Mindless positivity is rampant at the Y where I belong. It’s all part of the gung-ho, cheerleader/coach kind of thing that is supposed to help motivate us non-athletes to get in better shape and, more subtly, part of the prosperity gospel that implies that God wants us to be happy and healthy, not to mention rich. Recently, the YMCA changed its official name to just “the Y,” and I had a momentary hope that the more supercilious aspects of the Christian basis of the Y would abate. It was only momentary.
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There’s one indoor cycling instructor who otherwise teaches a great class. But at the end of each one, she calls out to each departing participant, “Have a blessed day.” She says “blessed” with two syllables, and I cringe every time.
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One day, another spin instructor surprised the class with a lecture on excuses. “We all have problems,” she said. “Your back or your knee or your whatever shouldn’t get in your way. You just have to push yourself beyond it.” I looked around the room at us middle-aged professionals mixed with the occasional housewife. “I don’t let my aches and pains get in my way,” she smiled. “So, no excuses. You’ve got to get out of your comfort zone!”
For a long time, it’s been well known that effective training takes sensitivity to where you are in the moment and is most effective when you push yourself only hard enough, not too hard. Haven’t these people ever heard of target heart rates or the ten-percent rule? I stared at the heart rate chart on the wall and wondered that no instructor in my spin classes ever mentions it.
I realized that most of these young-ish people who exercise several hours a day in their role as instructors simply think that most of us are lazy. They must get frustrated at not producing fitness “successes”—those who lose and keep off the extra pounds or who turn into ideal amateur athletes. But what I see is that their methods drive people away. The expectation of transformation is unrealistic. It’s hard to get past that sense of failure and just keep on muddling along at our distracted, so-so, not-top-priority way. Every January, I watch the result—the full classes that will gradually winnow down and then fill up before beach season with a whole different group. The Y will keep hounding us to bring in new members.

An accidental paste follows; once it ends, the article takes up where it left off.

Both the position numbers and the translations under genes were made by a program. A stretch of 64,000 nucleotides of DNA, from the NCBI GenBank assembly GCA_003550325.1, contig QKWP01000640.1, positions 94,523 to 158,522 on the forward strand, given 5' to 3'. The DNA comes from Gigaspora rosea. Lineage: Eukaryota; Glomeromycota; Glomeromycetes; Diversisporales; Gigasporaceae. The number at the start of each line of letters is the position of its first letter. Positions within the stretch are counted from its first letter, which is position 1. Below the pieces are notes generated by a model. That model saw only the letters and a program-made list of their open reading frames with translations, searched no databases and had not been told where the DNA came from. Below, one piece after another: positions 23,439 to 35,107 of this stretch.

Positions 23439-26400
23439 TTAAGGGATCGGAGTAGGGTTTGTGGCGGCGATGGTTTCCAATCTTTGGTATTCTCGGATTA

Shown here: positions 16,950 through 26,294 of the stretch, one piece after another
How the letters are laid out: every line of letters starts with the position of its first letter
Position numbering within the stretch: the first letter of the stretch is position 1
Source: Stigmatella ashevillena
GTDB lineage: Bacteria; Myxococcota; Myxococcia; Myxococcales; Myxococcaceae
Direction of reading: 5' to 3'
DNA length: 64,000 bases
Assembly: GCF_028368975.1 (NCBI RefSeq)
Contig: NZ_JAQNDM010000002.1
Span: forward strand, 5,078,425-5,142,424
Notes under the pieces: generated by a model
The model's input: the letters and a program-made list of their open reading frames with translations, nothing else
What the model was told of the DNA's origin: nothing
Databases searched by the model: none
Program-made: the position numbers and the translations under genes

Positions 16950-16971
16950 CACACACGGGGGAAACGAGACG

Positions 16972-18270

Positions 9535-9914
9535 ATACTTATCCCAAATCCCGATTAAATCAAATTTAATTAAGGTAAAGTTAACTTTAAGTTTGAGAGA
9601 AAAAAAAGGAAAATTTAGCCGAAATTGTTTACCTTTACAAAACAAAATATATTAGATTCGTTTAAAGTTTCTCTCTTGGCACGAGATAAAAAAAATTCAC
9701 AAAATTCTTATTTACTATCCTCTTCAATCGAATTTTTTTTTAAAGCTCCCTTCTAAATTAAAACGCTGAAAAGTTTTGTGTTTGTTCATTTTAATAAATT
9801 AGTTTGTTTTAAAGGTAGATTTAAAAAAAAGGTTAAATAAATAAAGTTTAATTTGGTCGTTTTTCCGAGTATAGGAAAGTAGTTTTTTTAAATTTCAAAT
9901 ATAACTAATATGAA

Last summer, in fact, I nearly became a total gym drop-out. I’ve belonged to the Y for several years, and have had some great instructors. But trends sweep the field of fitness just as they do other arenas, and lately one particular indoor bike company sold its bill of goods to my Y. These are sleek bikes with computerized screens, similar to the ones on the treadmills and Stairmasters upstairs. The old Schwinns are out.
Now in every class, we are constantly barraged with numbers. We are told repeatedly just where our RPMs should be. As a sometimes nod to the variability of our fitness, the instructors might say, “I won’t tell you where your tension level should be, but keep your RPMs up with the rest of us.” Others simply say, “Everyone should be running at 90 RPMs and a pressure reading of 14.” This is insane.
No doubt the numbers on the screen could be well used by individuals to compare their performance between one ride and the next, but the way the instructors have been taught by the company to use them, they create a Procrustean bike. They have eliminated one of the best things about previous cycling classes, which is their ability to accommodate anyone with any level of fitness. Our Y has already started designating which spin classes are “basic” and which are “advanced.” This is a totally unnecessary move and one that simply complicates busy people’s schedules. By golly, though, they have got to be using the technology in a high-profile way, and the only way to do that is to talk out loud about the numbers.
The bikes create a lot of these tail-wagging-dog issues. Spinning has for many years been done in dark rooms. The first time I ever went to a class, the fellow next to me told me that he’d managed to lose twenty pounds over the previous two years by sitting in the dark on the back row where no one bothered him. I myself enjoyed the darkness because it helped me concentrate on my own workout instead of watching what other people were doing, as is so often a problem in other kinds of exercise classes. Now, however, we are told that cycling in the dark is bad. Supposedly this is a general industry-wide discovery—“engagement is better”—but I recognize in it that one bike company’s influence. Their computer screens are not back-lit and can’t be used in the dark.